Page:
WOMEN are earning 15 per cent less than men in Australia and according to one academic, this pay gap won't close until women are prepared to work the same number of hours as men.
The comments came from Professor Mark Wooden, social researcher for the University of Melbourne, and drew gasps from the mostly female audience at the National Press Club panel discussion this week.
"All high achievers in all walks of life ... put in long hours into their activity", Professor Wooden said. "It's (the pay equity gap) got a lot to do with the fact that women are not prepared to work longer hours."
While he was the only male representative on the discussion panel, Wooden's views have fuelled much debate and anger throughout the Australian female workforce. Wooden's comments follow a recent report by the Equal Opportunity for Women in the Workplace Agency which found that female CEOs earn two-thirds of the median wage of their male counterparts and that female graduates entering the workforce earn around $3000 less than male graduates.
So what are the reasons behind this backwards finding in the twenty-first century? Wooden says a shift in traditional family structures and parental obligations are what is required to close the pay gap, "the only way we can achieve this is if we have lots of role reversals, lots of men behaving like women and lots of women behaving like men.'' Wooden added however that he didn't think Australian women, or women anywhere in the world would want this shift.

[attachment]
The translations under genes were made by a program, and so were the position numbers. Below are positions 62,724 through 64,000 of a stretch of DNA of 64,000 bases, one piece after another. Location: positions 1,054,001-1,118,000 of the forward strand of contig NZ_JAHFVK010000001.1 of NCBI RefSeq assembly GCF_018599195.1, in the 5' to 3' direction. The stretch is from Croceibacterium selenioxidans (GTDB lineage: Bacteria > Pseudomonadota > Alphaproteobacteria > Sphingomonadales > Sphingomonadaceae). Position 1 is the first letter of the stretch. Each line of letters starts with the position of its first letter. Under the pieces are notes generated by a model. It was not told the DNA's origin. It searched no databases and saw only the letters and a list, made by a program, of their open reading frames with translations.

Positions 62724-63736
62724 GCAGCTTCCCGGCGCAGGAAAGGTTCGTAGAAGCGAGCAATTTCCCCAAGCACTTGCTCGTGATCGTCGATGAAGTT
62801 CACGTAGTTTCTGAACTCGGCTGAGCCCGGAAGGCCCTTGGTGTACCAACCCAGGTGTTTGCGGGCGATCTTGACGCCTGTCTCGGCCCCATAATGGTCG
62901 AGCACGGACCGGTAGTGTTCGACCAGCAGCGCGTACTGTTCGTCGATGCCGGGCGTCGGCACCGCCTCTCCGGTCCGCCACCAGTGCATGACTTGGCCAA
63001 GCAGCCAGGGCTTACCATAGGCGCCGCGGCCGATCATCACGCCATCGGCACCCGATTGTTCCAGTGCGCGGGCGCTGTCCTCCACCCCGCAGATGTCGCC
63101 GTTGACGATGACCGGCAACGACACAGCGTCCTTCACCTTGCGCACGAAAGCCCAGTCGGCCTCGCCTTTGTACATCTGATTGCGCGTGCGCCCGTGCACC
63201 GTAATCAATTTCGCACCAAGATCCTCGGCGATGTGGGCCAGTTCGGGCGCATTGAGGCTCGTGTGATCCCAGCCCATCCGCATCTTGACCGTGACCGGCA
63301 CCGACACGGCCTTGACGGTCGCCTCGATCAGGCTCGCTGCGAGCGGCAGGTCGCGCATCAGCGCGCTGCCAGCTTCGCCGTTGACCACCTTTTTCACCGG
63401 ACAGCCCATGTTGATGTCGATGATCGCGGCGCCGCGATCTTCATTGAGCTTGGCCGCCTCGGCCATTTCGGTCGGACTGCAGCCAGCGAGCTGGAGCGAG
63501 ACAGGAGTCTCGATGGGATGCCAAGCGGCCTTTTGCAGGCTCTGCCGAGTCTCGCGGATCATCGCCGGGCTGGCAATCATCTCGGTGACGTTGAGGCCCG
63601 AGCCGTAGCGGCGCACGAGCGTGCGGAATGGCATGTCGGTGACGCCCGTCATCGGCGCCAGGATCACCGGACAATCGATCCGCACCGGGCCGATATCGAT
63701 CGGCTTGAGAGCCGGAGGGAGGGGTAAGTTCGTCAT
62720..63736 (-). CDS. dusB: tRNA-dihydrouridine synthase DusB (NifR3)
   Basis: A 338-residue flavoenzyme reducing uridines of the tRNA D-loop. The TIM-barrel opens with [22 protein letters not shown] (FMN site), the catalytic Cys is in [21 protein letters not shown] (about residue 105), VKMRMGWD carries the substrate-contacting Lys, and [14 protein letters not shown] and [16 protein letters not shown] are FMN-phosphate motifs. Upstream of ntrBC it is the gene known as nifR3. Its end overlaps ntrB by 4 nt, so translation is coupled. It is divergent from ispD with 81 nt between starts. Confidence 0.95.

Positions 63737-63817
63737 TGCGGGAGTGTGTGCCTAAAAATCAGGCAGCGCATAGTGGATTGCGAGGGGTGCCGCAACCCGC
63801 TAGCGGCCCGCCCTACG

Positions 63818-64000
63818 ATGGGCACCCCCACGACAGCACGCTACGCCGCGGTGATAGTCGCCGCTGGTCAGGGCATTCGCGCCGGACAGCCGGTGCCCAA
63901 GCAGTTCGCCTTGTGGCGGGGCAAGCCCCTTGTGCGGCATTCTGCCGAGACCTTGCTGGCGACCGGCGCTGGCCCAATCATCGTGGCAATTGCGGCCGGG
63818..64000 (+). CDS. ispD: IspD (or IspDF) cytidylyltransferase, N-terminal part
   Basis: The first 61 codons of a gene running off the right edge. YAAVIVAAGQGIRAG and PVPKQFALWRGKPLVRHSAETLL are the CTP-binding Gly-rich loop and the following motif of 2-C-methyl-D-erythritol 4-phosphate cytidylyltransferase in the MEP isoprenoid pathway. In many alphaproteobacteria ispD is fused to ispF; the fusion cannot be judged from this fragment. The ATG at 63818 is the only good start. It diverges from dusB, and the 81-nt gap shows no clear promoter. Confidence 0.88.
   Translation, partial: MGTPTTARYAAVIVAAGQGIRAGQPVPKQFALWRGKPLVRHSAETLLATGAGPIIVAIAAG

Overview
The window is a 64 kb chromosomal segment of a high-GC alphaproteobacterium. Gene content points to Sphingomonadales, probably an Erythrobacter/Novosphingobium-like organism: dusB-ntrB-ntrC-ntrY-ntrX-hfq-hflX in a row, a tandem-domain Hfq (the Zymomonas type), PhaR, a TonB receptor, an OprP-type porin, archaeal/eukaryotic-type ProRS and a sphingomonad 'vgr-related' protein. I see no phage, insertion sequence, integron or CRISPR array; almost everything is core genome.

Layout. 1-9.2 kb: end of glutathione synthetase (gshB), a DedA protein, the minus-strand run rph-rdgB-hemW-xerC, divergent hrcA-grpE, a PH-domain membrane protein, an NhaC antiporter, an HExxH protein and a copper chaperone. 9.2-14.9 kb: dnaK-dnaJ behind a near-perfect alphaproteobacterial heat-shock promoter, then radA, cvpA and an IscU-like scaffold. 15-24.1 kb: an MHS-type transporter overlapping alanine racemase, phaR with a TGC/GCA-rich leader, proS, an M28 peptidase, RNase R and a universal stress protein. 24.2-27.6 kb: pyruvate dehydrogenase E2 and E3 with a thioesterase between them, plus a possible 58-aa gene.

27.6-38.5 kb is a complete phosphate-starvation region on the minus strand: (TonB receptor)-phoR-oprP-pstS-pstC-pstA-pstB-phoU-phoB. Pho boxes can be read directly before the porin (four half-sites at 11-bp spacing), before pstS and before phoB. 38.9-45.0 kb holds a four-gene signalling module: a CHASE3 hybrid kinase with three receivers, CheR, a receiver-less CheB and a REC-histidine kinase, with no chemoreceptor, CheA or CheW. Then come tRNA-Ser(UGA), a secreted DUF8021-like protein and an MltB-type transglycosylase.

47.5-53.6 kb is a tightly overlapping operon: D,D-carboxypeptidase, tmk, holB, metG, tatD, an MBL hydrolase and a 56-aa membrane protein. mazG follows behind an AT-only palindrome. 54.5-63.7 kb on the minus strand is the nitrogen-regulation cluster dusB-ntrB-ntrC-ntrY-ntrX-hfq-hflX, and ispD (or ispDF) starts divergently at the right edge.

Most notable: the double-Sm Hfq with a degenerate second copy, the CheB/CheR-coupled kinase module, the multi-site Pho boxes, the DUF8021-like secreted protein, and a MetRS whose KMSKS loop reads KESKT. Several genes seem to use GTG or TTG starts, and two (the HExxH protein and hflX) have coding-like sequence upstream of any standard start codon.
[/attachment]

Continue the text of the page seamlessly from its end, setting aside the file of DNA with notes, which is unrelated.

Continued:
This view tends to overlook the more pressing issues of old-fashioned workplace attitudes seen to undervalue women's skills, and enforce gender stereotyping in the workplace. Minister for the Status of Women Tanya Plibersek, sees the answer to this problem as lying in role-sharing and not role-reversal.
A change in workplace culture is what Federal Sex Discrimination Commissioner Liz Broderick sees as a means of stamping out inequality, so that all jobs, even executive roles, "come in all shapes and sizes''. Ms Broderick added, "once we start to do that I think we will start to see a critical mass of women and men with caring responsibilities at the most senior levels of each area of activity in the country".
Broderick acknowledged that closing this pay gap was a challenge, but added that we need to "step up and actively manage" this to do things differently in the future.